In his final days as president, George W. Bush remains an extraordinarily divisive figure. My last column, which focused on Bush's current moves toward outreach, caused such a reaction—pro and con—that it seems worth examining, one last time, what it is about this man that generates such scorn on the one side and such devotion on the other.
The column discussed how Bush was acting in a very gracious and cooperative manner toward President-elect Barack Obama, in contrast to the harsh and rancorous tone that Bush helped to foster in Washington over the past eight years. That piece generated nearly 200 comments on our website. Few took a middle ground.
Bush inadvertently stirred up the divisions again on January 7 when he hosted Obama, along with former Presidents Jimmy Carter, George H. W. Bush, and Bill Clinton, at the White House. By all accounts, this ultimate power lunch was marked by goodwill and good cheer, but many of Bush's critics said it was too little, too late.
A new CNN-Opinion Research Corp. poll found that only 27 percent of Americans approve of Bush's job performance. And such ratings have caused intense frustration in the president's inner circle. A senior White House official sent me an E-mail arguing that Bush's achievements aren't being properly recognized. "I just read your piece about the president's lack of reaching out to Dems early on in the administration (before the '08 election)," the adviser wrote. "I disagree—and don't think it's possible for any president to have passed as much legislation as the President has if he didn't have that bipartisan support, even on the most controversial issues, like FISA reform. But the one thing that burns me up about this criticism of the President is that he has never once personally attacked any of them—and yet, they get away with calling him a liar, a thief, and a war criminal. I think that if there's criticism for the tone in Washington that we share some of the blame, but not all of it—the most vitriolic and hateful things were said openly about him, and he never rose to the bait. Just something to keep in mind for the future in case you continue to write about this in the future—thanks for hearing me out."
Well said. But this adviser's defense, however heartfelt, does not explain why Bush has generated such intense reactions for so long. Based on the outpouring of comments on the U.S. News website, the pro-Bush side generally cites his character, his willingness to stick to his guns no matter how much he is criticized, and his success in keeping the country safe from major terrorist attacks since 9/11. The anti-Bush group argues that most of his major policies have failed, that people trusted him but he let them down, especially in the Iraq war, and that has been too arbitrary and inflexible.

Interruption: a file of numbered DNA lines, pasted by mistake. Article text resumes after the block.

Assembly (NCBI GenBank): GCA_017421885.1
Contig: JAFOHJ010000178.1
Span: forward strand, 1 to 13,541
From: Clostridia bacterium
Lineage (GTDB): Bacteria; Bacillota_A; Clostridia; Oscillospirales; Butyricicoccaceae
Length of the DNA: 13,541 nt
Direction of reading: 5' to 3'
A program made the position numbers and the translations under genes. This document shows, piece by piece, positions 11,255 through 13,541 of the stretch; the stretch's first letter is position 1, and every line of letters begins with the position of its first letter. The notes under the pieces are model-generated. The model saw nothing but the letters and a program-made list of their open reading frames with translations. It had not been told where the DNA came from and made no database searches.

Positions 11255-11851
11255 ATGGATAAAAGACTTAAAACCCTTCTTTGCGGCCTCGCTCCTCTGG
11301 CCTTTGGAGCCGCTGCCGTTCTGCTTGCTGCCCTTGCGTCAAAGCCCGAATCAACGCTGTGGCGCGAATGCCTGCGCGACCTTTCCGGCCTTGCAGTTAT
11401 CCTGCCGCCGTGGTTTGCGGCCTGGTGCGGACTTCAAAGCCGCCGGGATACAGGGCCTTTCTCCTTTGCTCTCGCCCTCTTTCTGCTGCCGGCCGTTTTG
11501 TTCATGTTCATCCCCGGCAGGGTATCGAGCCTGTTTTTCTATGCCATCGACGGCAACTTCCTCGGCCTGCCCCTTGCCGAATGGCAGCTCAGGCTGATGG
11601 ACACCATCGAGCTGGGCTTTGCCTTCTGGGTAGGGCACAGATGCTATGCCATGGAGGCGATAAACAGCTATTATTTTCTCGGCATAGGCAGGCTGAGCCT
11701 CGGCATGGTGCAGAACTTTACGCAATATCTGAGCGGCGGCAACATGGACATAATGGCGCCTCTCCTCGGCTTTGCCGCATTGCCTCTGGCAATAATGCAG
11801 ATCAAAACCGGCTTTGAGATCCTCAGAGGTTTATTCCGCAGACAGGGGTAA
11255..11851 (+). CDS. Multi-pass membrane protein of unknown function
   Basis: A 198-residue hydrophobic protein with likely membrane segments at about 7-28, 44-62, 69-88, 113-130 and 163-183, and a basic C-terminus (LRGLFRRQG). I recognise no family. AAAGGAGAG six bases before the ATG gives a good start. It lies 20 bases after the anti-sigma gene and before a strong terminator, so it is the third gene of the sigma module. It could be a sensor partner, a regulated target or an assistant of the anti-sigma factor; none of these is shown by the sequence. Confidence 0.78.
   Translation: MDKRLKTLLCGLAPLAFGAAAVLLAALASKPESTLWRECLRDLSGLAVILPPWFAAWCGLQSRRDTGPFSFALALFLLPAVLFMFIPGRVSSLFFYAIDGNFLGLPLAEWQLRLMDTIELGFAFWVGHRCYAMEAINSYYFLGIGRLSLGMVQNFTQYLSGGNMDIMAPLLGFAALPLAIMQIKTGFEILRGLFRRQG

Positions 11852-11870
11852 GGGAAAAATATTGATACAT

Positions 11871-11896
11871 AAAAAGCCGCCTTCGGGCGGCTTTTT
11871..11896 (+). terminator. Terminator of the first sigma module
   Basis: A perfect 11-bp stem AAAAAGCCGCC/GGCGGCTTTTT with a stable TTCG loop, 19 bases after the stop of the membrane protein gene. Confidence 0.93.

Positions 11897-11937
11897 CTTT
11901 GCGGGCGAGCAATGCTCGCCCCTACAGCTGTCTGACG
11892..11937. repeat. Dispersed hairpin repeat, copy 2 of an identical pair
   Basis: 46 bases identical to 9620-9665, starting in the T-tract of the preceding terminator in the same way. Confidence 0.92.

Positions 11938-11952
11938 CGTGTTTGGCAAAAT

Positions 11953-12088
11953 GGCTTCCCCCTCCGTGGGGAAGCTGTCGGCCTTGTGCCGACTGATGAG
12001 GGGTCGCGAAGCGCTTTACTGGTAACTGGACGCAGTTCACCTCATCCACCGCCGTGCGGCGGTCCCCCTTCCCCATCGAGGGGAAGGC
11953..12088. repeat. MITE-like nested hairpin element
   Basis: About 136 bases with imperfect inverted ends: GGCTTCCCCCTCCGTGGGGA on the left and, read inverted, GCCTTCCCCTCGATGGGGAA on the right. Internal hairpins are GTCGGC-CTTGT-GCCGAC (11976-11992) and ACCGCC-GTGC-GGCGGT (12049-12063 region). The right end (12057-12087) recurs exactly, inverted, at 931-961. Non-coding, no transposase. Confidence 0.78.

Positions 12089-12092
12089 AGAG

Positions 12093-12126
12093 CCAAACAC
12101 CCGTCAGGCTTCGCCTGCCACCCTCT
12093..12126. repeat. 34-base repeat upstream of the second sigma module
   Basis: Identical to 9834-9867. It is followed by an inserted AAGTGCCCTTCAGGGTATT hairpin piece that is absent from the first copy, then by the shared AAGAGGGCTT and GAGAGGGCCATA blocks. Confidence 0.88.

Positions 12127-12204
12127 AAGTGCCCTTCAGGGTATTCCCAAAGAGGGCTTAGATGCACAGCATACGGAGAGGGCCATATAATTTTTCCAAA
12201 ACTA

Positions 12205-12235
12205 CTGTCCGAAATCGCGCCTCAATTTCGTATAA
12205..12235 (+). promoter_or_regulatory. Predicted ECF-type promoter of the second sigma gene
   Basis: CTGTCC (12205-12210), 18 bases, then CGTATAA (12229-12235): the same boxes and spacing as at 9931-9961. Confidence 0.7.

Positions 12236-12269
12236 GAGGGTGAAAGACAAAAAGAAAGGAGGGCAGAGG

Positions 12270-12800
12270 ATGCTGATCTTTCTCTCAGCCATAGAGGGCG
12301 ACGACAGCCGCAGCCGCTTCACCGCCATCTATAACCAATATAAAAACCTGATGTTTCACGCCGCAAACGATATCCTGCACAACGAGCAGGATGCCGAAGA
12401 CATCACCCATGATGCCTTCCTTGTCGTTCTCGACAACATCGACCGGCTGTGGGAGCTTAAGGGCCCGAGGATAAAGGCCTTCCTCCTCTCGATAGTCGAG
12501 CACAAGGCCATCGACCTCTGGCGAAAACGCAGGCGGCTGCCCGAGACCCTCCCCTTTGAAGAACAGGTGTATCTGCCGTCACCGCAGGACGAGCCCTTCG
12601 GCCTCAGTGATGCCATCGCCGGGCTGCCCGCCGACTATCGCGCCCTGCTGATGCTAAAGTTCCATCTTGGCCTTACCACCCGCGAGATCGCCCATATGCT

On the plus side, John Skookum of AZ, a Bush fan, wrote: "Good for you, Mr. Bush. What a change from the open contempt that the Clinton White House treated you with during the previous transition. You're going to be another Harry Truman. Reviled in office, and revered in retrospect. Well done, sir. Enjoy your retirement."Janis Moakler of ME wrote: "Only the maniacal 'Bush haters' can deny the good qualities about this president." Mike of NJ added: "The lack of reality necessary to be a Democrat is amazing. If America so disgusts the left, get the heck out. NOW."
On the anti-Bush side, Angusr of CA wrote, "Of course he is changing his colors. He does not want to be indicted for war crimes." Added "of CA": "President Bush's selection of a running mate nine years ago sent a shock wave through those of us who have followed Dick Cheney throughout the last 30-plus years. It is no surprise to me that President Bush destroyed the nation's resolve, economy, and status throughout the world." And a reader in Ohio wrote, "Bush is still an idiot."
Expressing a more balanced view—a rare stance in assessing Bush—was Tony L of NY. "Yes," he said, "Bush was a horrible president who was unwavering in his political stance, even when wrong. Yes, he is a respectful man of good character. The possibility that both assessments could be true is something his detractors have never been able to accept. Just because someone doesn't agree with you or your views doesn't make him a bad person."
In recent years, Republican Ronald Reagan also was a polarizing figure, as was Democrat Bill Clinton. But Bush appears to have divided America at least as much as they did, and largely because he was such a decisive person. It was his own choices that, by and large, led to his polarizing impact, not fate or circumstances beyond his control. One can only hope that Barack Obama, when he takes office on January 20, can somehow get past the animosities and vengefulness of the past and move toward a more harmonious era.